Reading Trevor

I love reading William Trevor.  His books seem like familiar old friends, reminding me that the world is strange, people are sad, and convention can be crushing.  He captures the space between people, between people and their actions, and between what’s expected, what’s desired, and what’s necessary.

I sometimes think that he’s a very Victorian writer.  Then I feel guilty.  For what does it mean to be a Victorian writer in the 21st century?  Probably not good things for most people.  And what does it mean to be a Victorian writer in the 21st century and also Irish?  Damn.

But he plays with Victorian plots.  The Love Department – far more than The Marriage Plot – considers what it would mean to believe in the marriage plot today (here’s a hint, it doesn’t take mental illness to see its limit, all it takes is belief ).  In turn, The Old Boys tears apart the Bildungsroman and the college novel, showing how the very people who thrived in the English education system are slowly destroyed by their commitment to a cruel, unjust, antiquated model.

I just read Reading Turgenev (Russia + Ireland usually equals badass).  To couch it in terms of literary terms (or rather in terms of canonical literary works), this is A Room of One’s Own meets Jane Eyre.  For there is a madwoman in the attic, but she’s in the attic because she needs a room of her own.  But it is also very Catholic – “Do this in remembrance of me” is a refrain – and very Irish – poor Elmer Quarry finds himself hiding his sexual shame in glass after glass of whiskey.  Anachronism has great force – it is what leads Quarry to marry Mary Louise and what leads her to try to escape the marriage.  The past is the problem, the past is also the mode of escape.

What I like best, though, is that it isn’t didactic.  Seemingly moral or thematic points are undermined.  Take for instance the “wise” words of Sister Hannah, “A person’s life isn’t orderly . . . it runs about all over the place, in and out through time.  The present’s hardly there; the future doesn’t exist.  Only love matters in the bits and pieces of a person’s life” (161).  It would be so easy to hold onto this as truth – that love is what matters, that the problem of the novel is a marriage without love.  But that is not quite right.  For the problem is much more that life isn’t orderly.  Mary Louise loves Elmer Quarry in a way, and Elmer Quarry loves Mary Louise in a way as well.  The real problem is that they can’t communicate this particular kind of love in a way that works.  The other problem, of course, is that Mary Louise decides that “only love matters” with a more narrow, more childish version of love.  To really live by Sister Hannah’s words then, is to be mad.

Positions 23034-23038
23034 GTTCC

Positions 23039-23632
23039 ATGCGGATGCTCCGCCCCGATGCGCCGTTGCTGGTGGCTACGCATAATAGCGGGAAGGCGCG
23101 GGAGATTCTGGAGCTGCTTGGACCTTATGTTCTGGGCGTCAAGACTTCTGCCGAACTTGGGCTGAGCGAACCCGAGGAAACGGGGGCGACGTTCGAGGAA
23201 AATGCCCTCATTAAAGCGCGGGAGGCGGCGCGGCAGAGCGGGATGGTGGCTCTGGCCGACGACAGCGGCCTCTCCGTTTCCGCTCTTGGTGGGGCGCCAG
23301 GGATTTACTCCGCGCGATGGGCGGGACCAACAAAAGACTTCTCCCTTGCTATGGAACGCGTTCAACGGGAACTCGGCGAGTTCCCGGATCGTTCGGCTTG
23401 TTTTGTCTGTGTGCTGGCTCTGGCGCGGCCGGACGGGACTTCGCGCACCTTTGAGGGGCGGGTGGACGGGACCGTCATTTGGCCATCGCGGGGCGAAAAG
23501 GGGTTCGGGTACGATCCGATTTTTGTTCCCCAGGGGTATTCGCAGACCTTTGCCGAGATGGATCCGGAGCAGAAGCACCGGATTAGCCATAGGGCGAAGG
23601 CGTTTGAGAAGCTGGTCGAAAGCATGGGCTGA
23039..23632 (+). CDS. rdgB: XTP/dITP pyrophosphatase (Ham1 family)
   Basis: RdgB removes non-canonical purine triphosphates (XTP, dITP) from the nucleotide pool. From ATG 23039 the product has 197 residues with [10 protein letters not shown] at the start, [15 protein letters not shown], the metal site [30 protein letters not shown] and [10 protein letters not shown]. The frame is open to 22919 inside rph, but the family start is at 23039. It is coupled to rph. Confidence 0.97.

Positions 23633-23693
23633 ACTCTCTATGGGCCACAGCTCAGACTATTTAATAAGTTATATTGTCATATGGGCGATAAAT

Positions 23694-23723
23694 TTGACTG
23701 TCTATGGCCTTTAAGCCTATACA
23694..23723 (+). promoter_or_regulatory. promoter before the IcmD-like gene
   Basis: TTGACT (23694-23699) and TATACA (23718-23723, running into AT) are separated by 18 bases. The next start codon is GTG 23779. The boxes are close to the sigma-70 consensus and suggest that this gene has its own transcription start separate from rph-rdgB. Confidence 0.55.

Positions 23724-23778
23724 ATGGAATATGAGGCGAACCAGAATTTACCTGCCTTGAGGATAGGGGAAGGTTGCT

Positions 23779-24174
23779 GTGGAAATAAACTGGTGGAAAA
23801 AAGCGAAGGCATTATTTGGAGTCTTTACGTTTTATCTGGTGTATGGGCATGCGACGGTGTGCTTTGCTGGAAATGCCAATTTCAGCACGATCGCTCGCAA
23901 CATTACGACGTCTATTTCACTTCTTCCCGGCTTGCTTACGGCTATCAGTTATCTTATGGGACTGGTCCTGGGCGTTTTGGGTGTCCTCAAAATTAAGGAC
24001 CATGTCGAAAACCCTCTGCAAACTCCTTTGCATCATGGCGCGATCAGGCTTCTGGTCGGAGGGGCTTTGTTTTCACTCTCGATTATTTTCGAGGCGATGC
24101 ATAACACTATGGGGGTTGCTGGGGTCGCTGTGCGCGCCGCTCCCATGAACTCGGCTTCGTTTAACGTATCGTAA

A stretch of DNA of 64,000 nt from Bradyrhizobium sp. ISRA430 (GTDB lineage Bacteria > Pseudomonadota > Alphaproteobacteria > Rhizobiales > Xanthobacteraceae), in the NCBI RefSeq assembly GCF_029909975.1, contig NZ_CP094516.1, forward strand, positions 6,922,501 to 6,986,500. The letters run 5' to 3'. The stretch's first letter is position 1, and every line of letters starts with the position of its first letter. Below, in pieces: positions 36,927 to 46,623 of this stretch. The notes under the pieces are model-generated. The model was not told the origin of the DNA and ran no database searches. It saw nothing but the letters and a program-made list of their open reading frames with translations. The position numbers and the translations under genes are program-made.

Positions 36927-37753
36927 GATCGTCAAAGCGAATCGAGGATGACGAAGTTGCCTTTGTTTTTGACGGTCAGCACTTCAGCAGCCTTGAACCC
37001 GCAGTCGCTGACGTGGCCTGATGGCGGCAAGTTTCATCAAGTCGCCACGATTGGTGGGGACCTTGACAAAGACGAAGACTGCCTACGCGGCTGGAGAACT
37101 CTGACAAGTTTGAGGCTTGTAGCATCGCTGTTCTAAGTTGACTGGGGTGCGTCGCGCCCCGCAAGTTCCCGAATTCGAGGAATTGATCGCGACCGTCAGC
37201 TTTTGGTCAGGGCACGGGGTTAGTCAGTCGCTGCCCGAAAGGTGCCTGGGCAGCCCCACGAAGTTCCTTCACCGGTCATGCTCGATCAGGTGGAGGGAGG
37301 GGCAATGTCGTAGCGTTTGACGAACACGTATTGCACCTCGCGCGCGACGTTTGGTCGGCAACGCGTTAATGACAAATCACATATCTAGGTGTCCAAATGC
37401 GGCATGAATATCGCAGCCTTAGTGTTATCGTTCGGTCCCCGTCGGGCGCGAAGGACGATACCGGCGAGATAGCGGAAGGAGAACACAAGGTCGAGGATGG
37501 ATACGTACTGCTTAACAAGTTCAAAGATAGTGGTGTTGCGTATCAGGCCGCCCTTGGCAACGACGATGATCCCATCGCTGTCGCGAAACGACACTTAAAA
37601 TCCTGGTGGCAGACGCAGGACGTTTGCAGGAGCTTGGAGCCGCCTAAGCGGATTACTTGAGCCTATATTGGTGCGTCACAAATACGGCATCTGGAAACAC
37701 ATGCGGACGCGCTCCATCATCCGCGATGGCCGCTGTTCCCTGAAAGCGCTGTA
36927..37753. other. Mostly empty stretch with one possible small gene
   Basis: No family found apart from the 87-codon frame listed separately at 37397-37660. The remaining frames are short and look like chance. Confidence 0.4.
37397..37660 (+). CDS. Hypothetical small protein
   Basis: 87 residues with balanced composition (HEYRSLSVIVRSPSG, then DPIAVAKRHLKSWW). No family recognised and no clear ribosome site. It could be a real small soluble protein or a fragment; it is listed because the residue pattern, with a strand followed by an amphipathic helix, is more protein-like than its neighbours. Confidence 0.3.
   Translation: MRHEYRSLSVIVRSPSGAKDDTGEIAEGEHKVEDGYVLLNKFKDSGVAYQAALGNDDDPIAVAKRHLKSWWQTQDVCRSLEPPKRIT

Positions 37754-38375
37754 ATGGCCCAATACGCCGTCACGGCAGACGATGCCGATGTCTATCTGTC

Which is perhaps to say that I love William Trevor for his lovely, plotted, novels that, however ordered they seem, remind me that life is messy.  And that’s what makes life beautiful and lovely.  But it also makes it heart-wrenchingly sad.

Bill Cunningham New York

A friend of mine said on his blog that Bill Cunningham New York “made him happy.”  I wholeheartedly agree (and it’s not just because I’ve watched documentaries about the New York Times all week long).  The film shows a man who has made his own unique way in the world, carefully choosing something to love (“the clothes!!”), something to hate (having to answer to somebody else, ostentation, excess), and when to be public and when to be private.

The scene that was most powerful to me was when the maker of the film asked Bill if he had any other interests – theater, music, etc.  Bill said he used to listen to music in churches, and go to the opera but that he doesn’t any longer, that he had a hard enough time getting to church on Sunday.  Intrigued, the filmmaker followed up, “You go to church every Sunday?”  Bill responded, “Yes.”  He paused. “But it doesn’t mean anything, kid.  I go to repent.”  It made me want to weep.  Because, as the film itself shows later, going to church DOES mean something to Bill.  When asked about his Catholic religion at the end, he breaks into tears.  But what it means is not simple, and it’s certainly not what the filmmaker wants it to mean.  The church, so laden with meaning in our culture (in this particular instance, it is a force of repression, the reason why Bill doesn’t have romantic relationships), also has a private, personal meaning, and Bill insisting “it’s good for me” is not just him consenting to a disciplinary regime.  I don’t mean to minimize the the negative effects of the church for our culture and probably even for Bill, but I do want to think about how certain kinds of belief (or habit? or habit of belief? or even desire for belief?) are unspeakable, or at the very least, difficult to speak. They mean too much, and, at the same time, they don’t mean anything at all.